The Division Between Sanctity and Sin


Thursday October 20, 2005 Homily by Fr. Robert Altier   Twenty-ninth Week in Ordinary Time

Reading (Romans 6:19-23)     Gospel (St. Luke 12:49-53)


In the Gospel reading, Our Lord tells us that He came not only to light a fire on earth but He came also to endure a baptism. The word baptism means “a cleansing.” So the purpose of what Our Lord came to this world for was to cleanse the world and to cleanse our individual souls with His own Precious Blood. And of this cleansing, He tells us, He is in anguish until it happens. The anguish, of course, had to do with His own Passion, as well as His desire for our souls to be sanctified. The reason they need to be sanctified, Saint Paul tells us, is because of sin.


There is this division that Our Lord talks about among families, but there is a division within ourselves that Saint Paul talks about. The division has to do with sin and sanctity; it is just that simple. Ultimately, then, it is a question of Christ or Satan; it is about sanctity or sin and whether we are going to choose the Lord or we are going to choose Satan. There are lots and lots of ways that we can choose the devil even without saying, “Satan is my friend,” or, “I want the devil instead of Christ,” or whatever it might be. The fact is that if we choose sin we have chosen Satan.


What we can all do is exactly what Saint Paul suggests in the first reading today. We can look back at some of our foolishness and we can ask the question: What profit did you get from these things of which you are now ashamed? But if you think back to those times, more than likely there are two ways that they took place. Either they were so shameful that you tried to hide them because you knew it was wrong, but at the same time, even though hiding the sins, you immersed yourself in them because you liked them and because you thought this was going to gain you something, whether it is the immediate pleasure, whether it is acceptance, whether it is love, who knows what it is that we are looking for when we give in to these sorts of things. The other possibility goes the opposite way, that in our arrogance we actually flaunted it. It causes division because we are going to try to justify why it is okay for us to sin; then, of course, anybody who is telling us that we should not be, we think: “They must be sick; they must be mentally ill. What’s wrong with them?” We try in every way, shape, and form to either justify or to keep hidden what we are doing. Even in keeping it hidden it is because of the shame, but we try to justify within ourselves why it is okay for us to sin.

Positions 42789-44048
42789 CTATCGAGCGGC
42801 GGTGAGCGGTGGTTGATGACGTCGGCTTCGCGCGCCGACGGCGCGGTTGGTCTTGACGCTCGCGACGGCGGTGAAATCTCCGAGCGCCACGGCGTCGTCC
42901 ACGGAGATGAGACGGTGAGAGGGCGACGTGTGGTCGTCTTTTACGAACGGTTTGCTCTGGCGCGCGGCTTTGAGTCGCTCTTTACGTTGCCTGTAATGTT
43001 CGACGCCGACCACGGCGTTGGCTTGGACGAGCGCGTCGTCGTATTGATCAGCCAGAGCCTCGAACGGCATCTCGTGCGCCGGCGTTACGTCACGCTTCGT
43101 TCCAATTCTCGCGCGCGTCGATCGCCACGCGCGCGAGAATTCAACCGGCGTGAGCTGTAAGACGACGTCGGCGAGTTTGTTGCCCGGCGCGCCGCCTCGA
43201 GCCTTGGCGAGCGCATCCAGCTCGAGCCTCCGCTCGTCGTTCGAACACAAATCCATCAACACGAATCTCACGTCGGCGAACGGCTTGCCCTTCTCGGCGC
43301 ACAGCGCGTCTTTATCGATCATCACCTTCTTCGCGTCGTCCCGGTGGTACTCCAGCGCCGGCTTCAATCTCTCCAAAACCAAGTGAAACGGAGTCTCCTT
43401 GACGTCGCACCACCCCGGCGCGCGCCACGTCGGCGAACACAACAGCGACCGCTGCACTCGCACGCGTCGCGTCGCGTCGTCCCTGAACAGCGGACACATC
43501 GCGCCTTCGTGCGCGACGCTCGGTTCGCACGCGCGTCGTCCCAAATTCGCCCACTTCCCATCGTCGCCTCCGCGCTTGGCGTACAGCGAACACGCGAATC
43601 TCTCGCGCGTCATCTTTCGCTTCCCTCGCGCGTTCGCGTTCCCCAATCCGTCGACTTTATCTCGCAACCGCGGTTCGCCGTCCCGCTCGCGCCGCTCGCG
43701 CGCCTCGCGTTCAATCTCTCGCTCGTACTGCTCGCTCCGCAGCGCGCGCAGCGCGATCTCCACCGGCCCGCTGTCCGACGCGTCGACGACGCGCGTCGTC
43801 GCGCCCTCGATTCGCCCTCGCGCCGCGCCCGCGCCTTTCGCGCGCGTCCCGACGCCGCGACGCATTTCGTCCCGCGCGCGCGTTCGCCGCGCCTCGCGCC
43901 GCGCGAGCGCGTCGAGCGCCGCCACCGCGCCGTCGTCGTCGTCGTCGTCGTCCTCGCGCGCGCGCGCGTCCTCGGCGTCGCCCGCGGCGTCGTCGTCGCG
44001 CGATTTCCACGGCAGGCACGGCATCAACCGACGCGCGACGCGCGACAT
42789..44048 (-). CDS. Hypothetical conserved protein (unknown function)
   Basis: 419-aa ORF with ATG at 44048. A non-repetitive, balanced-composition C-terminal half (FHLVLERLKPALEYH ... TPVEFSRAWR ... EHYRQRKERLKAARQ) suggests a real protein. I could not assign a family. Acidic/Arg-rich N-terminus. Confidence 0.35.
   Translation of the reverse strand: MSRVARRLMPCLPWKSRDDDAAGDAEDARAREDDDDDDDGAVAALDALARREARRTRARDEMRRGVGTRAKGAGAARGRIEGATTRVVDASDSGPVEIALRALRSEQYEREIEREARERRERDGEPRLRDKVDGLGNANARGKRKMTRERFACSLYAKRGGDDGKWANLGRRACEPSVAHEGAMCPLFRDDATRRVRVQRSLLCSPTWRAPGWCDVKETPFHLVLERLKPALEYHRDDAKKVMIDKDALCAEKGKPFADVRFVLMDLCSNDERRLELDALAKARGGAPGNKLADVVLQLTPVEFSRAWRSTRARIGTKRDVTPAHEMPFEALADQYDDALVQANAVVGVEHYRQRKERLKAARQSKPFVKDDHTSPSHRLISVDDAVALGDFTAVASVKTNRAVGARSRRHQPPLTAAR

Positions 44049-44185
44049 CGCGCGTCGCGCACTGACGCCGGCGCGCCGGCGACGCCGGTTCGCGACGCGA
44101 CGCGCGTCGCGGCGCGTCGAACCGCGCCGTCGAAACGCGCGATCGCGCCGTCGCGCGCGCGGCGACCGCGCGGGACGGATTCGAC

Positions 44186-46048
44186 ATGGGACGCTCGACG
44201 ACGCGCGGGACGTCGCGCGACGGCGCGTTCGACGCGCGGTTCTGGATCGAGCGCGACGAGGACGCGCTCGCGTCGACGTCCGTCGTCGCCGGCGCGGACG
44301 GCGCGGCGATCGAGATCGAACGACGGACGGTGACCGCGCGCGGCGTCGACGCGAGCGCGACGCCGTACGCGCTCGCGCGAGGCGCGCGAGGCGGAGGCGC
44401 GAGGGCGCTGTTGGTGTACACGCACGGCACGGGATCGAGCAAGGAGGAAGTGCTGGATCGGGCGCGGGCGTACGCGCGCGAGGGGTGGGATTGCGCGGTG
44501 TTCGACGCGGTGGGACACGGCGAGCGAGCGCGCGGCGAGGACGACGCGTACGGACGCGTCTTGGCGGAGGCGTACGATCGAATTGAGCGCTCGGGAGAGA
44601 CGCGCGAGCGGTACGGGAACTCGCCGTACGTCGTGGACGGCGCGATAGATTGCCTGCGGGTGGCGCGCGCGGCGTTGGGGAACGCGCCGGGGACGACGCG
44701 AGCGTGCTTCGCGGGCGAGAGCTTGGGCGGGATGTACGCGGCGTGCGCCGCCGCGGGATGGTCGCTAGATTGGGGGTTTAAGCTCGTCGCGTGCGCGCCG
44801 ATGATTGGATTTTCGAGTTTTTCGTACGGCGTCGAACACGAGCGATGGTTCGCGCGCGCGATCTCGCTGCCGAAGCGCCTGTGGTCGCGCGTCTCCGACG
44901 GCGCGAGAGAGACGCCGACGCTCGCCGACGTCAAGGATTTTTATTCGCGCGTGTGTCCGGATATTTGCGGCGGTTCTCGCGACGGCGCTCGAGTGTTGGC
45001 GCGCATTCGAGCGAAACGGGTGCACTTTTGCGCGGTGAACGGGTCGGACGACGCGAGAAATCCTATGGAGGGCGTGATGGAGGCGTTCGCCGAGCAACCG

Now we look back on it and say, “And what profit is it? All it did was keep me from Christ. It kept me from growing in holiness. It kept me from getting closer to Christ and having a higher place in heaven. It dragged me down. It killed the life of Christ in my soul.” The list could go on and on. And what did you profit? Zero. There is not one single thing that we can honestly point to and say, “This is the profit that came.” God will bring good out of evil. He will use all of our past sins in order to bring about good, but when we look at it on the natural level (or even on the spiritual level), other than what God will bring from it (just look at the thing itself) the profit is zero; in fact, it is less than that–it’s in the red.


Yet, at the same time, Saint Paul goes on to tell us that if we become slaves of God the benefit is sanctification and eternal life. That is what we have to be about. But if we are going to be about sanctification, which means holiness, which means we have to be rooted in prayer and living the life of Christ, then we know exactly what the response of those who have immersed themselves in sin will be–exactly what our response was when we were immersed in sin. It causes division. Of course, the amazing thing is that when we were immersed in sin the one causing division in our estimation was the one who was trying to follow Christ because they are the weird ones. So now if we are going to try to follow Christ and if we are going to try to grow in holiness, guess who is going to be blamed for the division. And, of course, if we even look beyond who they are pointing the finger at, they are going to say it is Christ who is causing the division.


Isn’t it interesting, the lie of the devil? All who are one in Christ are united. All who are one in Satan are separated. Yet those who immerse themselves in sin somehow feel like they are connected, that they are united, and therefore they attack those who are not immersed in their sinfulness and they blame it on Christ. The Lord tells us that He has come to bring division, but it is division between truth and lies, it is a division between good and evil, it is the division between sanctification and sin. Therefore, it is the division between Satan and Christ Himself. But for those who are seeking sanctification, He is the point of unity. The unity is in love, the unity is in truth, the unity is in holiness, and the holiness is the very Person of Jesus Christ. All who are in the state of sanctifying grace are unified in the life and the Person of Jesus Christ. That separates those who are being sanctified from those who are immersed in sin. That is the division. But if we recognize where the point of unity is, that is where we need to seek and that is what we need to hold on to–and the point of unity is Jesus Christ.

e is telling us, Thisi s what I want, but I want


*  This text was transcribed from the audio recording of a homily by Father Robert Altier with minimal editing.